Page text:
In leveraging the Internet, the young entrepreneur can also market the business at a low or no cost. Even if the business is non-web-based -- such as selling jewelry, babysitting, yard work, house cleaning, dog walking, pool care, or tutoring – the Internet can serve as an invaluable marketing platform.  Additionally, social media has the potential of extending the reach of the business exponentially.

Beyond the money they are earning, teenagers say entrepreneurship has made them more mature. Teen entrepreneurs can relate better to the career experiences of their parents and other adults. They are also better prepared for the real world of college and career. Among the teenagers who start a business, about 20 percent end up in a company of their own as adults. The other 80 percent become better employees because they treat the company they work for as their own.

So how can a high school student learn more about successful entrepreneurship?

The DECA chapter at your high school offers a curriculum that teaches entrepreneurial concepts in marketing and business classes. Classroom instruction covers areas such as product development, financing, marketing, and more. School-based enterprises (such as a student store) are effective educational tools to build management, supervisory and leadership skills.

Besides the classroom curriculum and school-based enterprises, there are numerous DECA competitive events and conferences that offer great learning opportunities for the emerging young entrepreneur. To validate the value of the DECA’s commitment to entrepreneurship, members are five times more likely to want to own their own business.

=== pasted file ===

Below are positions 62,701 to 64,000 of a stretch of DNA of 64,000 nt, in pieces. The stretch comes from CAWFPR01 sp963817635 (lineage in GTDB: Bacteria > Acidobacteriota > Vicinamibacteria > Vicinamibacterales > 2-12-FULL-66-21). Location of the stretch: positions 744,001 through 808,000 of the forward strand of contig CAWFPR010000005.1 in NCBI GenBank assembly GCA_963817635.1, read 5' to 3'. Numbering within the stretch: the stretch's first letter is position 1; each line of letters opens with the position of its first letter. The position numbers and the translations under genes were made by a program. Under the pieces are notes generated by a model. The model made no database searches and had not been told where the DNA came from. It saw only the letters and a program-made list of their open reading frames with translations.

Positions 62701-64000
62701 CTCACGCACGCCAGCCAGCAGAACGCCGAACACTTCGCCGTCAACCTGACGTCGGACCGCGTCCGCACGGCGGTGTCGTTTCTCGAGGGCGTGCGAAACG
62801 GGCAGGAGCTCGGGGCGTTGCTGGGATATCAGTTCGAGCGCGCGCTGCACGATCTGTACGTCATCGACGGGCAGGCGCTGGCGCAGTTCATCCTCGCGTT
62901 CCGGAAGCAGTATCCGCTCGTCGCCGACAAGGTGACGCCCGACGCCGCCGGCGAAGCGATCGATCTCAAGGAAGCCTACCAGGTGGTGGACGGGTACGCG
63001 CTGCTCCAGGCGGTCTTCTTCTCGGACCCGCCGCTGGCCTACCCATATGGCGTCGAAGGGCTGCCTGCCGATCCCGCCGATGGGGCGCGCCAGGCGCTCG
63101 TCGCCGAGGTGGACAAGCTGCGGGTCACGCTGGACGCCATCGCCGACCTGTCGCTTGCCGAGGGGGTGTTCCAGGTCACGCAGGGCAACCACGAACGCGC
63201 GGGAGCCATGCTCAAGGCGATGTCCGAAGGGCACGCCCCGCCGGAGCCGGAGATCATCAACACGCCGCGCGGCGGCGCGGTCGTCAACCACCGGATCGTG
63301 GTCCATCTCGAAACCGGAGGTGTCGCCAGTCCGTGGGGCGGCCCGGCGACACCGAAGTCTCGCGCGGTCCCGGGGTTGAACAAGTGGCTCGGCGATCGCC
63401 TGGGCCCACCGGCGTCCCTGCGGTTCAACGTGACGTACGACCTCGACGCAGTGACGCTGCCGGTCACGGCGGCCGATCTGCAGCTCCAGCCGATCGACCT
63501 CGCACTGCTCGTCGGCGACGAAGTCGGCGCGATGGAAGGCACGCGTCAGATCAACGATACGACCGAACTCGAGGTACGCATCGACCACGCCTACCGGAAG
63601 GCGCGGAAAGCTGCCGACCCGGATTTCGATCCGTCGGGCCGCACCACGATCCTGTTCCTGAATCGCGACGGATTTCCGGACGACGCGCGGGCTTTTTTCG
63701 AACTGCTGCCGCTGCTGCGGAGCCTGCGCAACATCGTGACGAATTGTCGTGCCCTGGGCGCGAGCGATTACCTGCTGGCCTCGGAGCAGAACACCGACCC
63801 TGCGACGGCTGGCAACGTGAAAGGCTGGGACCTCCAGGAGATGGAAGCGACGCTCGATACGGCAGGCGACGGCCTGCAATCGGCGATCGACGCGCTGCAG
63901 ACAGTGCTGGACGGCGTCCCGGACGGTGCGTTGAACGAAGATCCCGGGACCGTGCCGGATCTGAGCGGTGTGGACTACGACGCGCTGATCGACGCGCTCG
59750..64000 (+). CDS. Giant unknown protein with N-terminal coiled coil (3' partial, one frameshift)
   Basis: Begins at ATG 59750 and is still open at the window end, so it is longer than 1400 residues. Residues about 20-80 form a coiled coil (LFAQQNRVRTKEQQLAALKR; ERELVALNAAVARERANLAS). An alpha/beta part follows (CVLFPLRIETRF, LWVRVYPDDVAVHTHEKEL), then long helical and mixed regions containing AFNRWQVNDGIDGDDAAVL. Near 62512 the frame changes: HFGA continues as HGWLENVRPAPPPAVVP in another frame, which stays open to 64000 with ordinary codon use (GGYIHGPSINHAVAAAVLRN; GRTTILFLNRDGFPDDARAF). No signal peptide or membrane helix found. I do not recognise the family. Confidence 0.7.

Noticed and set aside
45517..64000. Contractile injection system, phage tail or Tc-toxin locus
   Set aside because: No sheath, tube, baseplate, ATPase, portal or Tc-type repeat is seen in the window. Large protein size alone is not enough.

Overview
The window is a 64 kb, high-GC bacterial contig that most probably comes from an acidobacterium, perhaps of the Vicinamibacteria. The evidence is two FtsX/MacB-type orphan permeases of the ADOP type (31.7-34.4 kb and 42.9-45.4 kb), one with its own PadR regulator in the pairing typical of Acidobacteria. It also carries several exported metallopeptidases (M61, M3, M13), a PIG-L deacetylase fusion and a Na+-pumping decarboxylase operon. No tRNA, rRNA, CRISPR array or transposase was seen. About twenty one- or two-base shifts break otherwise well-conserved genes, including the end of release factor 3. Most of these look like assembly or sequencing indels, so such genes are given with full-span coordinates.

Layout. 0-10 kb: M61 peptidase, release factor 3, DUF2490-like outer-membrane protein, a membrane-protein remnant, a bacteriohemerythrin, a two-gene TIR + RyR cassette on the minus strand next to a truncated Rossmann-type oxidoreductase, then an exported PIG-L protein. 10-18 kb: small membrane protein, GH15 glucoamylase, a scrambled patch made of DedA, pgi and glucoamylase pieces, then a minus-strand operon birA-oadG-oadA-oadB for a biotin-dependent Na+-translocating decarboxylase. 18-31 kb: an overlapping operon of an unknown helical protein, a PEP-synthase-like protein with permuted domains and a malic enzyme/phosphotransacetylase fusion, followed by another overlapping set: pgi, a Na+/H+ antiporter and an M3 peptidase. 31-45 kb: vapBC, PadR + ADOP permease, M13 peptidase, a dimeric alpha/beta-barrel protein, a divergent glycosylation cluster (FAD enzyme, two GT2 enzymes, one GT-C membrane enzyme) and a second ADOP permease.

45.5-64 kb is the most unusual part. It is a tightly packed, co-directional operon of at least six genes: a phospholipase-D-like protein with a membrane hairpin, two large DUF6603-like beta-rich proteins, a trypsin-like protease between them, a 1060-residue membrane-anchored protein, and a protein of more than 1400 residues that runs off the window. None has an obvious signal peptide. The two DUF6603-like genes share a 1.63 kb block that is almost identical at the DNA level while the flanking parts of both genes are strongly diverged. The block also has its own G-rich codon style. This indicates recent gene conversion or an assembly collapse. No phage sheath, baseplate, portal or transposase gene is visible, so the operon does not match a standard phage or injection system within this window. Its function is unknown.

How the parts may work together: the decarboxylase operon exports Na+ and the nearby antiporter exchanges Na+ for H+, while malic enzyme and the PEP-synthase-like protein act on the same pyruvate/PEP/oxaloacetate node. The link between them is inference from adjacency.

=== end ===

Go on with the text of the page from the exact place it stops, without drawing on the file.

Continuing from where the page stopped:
As DECA alum and entrepreneur Diane Keng explained, “Without DECA, I wouldn’t even be an entrepreneur. That’s how significant DECA is to my life. It’s opened my eyes, because I wasn’t forced to memorize facts from a textbook. DECA is about applying your knowledge, and I believe that is the key to truly learning something.”

Don’t settle for not having a job because there is nothing available. Learn about entrepreneurship and then take an idea that fills a need in the marketplace and make it happen.  It’s a pretty good feeling when the only way to meet with the boss is to find a mirror.

Editor's Note: Lauren Calvert is the current President of Georgia DECA, a rising senior at South Forsyth High School and Cumming Patch blogger.

This post is contributed by a community member. The views expressed in this blog are those of the author and do not necessarily reflect those of Patch Media Corporation. Everyone is welcome to submit a post to Patch. If you'd like to post a blog, go here to get started.